A container under #2558*"psi"# pressure contains carbon dioxide and whose partial pressure is #54.6*"bar"# and #NO_2#? What is #P_(NO_2)# in atmospheres?

1 Answer
May 25, 2017

Answer:

The sum of the partial pressures is equal to the total pressure.

Explanation:

#"Dalton's Law of partial pressures"# holds that in a gaseous mixture, the total pressure is the sum of the individual partial pressures; i.e. the sum of the pressures of the components if they ALONE occupied the container.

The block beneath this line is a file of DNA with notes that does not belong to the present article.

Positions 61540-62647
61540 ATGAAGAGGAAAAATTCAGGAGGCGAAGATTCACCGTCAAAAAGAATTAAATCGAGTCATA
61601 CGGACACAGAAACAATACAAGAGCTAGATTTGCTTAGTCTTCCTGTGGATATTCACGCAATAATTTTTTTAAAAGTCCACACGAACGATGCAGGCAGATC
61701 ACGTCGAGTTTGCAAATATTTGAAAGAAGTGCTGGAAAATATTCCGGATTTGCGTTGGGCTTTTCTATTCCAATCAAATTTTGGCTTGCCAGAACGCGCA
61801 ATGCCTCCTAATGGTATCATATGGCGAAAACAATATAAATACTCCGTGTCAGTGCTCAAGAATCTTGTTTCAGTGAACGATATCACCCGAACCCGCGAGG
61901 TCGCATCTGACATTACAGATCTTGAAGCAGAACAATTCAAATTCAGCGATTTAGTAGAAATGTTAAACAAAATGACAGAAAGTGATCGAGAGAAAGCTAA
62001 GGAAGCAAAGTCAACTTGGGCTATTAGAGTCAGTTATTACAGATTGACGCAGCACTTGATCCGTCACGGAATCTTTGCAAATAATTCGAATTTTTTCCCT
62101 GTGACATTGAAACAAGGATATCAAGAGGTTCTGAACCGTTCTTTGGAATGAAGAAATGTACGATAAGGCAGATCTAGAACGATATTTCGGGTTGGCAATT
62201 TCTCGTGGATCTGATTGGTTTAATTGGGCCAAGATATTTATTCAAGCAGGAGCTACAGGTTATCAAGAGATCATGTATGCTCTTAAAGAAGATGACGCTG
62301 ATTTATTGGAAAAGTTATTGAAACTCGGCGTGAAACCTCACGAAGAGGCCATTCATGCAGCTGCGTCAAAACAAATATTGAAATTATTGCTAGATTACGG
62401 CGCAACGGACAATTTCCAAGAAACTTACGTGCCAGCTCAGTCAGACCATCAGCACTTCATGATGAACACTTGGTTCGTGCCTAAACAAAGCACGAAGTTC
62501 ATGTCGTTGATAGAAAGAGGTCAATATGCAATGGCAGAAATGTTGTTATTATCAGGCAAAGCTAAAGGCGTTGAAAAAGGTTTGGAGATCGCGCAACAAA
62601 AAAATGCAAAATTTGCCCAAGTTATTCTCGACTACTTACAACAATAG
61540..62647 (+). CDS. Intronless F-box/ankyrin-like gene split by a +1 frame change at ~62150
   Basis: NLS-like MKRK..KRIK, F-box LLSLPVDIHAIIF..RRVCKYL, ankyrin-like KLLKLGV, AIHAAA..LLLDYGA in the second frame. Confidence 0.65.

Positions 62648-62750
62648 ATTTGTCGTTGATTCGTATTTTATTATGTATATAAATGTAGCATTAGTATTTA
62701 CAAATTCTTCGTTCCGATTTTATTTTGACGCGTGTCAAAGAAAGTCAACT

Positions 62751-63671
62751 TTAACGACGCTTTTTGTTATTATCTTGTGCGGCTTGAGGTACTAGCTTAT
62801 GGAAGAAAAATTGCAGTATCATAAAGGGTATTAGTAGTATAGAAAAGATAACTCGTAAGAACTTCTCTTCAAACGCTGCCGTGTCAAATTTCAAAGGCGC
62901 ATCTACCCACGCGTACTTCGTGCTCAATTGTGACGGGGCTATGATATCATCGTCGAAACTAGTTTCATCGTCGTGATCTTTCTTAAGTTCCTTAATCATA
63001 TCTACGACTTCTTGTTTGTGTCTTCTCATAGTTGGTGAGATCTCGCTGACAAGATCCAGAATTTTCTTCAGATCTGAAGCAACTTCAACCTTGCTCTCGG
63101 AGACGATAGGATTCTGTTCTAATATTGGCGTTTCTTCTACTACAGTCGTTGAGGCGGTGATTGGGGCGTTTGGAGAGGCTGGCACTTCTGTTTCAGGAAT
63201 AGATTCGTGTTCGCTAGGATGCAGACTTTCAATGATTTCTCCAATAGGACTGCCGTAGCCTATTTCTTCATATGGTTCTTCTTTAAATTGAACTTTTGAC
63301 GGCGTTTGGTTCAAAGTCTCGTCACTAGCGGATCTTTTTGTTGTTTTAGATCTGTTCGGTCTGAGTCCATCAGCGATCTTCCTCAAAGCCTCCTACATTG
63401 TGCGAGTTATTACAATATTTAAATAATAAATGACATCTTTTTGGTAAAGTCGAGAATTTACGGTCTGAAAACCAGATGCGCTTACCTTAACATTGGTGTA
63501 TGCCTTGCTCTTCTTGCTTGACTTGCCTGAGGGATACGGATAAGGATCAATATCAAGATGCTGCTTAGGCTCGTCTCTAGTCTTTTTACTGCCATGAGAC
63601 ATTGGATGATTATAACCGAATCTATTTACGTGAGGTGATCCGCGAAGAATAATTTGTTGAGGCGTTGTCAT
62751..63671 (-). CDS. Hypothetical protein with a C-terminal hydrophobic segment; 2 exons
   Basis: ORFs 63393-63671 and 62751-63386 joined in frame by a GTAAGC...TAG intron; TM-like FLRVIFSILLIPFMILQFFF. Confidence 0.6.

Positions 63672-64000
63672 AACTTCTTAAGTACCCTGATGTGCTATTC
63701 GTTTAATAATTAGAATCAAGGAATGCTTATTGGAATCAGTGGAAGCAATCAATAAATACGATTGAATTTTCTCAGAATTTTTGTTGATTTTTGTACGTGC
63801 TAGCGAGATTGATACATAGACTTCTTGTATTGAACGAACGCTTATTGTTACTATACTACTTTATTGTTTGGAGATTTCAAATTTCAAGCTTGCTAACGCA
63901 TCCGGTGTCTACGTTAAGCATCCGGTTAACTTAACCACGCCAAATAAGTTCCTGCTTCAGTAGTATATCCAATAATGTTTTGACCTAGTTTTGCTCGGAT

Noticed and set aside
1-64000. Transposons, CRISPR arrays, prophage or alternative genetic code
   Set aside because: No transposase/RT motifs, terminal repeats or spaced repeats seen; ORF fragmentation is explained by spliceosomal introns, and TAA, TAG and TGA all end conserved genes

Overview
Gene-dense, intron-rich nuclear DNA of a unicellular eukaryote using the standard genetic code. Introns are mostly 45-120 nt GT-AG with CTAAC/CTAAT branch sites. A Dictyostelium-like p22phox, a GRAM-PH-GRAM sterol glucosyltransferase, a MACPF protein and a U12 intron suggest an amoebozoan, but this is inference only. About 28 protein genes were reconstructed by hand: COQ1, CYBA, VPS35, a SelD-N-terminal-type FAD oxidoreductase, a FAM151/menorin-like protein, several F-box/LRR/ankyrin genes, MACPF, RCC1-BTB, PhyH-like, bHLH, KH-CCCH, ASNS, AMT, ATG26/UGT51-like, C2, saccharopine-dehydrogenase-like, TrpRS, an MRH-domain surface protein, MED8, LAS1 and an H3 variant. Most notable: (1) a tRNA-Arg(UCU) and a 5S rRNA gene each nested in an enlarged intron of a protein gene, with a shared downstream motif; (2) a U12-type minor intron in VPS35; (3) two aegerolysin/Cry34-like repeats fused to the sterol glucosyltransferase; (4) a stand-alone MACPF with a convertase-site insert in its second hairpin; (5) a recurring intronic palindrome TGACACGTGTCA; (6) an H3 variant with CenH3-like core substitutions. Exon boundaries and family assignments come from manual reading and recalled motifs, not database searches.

You have a real dog's breakfast of pressure terms here that can only have come from the US of A.

Anyway the total pressure is...................

#P_"Total"=2558*"psi"=(2558*"psi")/(14.7*"psi"*atm^-1)=174*atm=174*"bar................................"#

which is a prodigiously high pressure. (Note that #1*"bar"# is as near as dammit equal to #1*atm#).

Now #P_"Total"=P_(NO_2)+P_(CO_2)#

And thus..................................

#P_(NO_2)=P_"Total"-P_(CO_2)=(174-54.6)*atm=119.4*atm#.

These are exceptionally high pressures, and the vessel containing these gases would be exceptionally sturdy.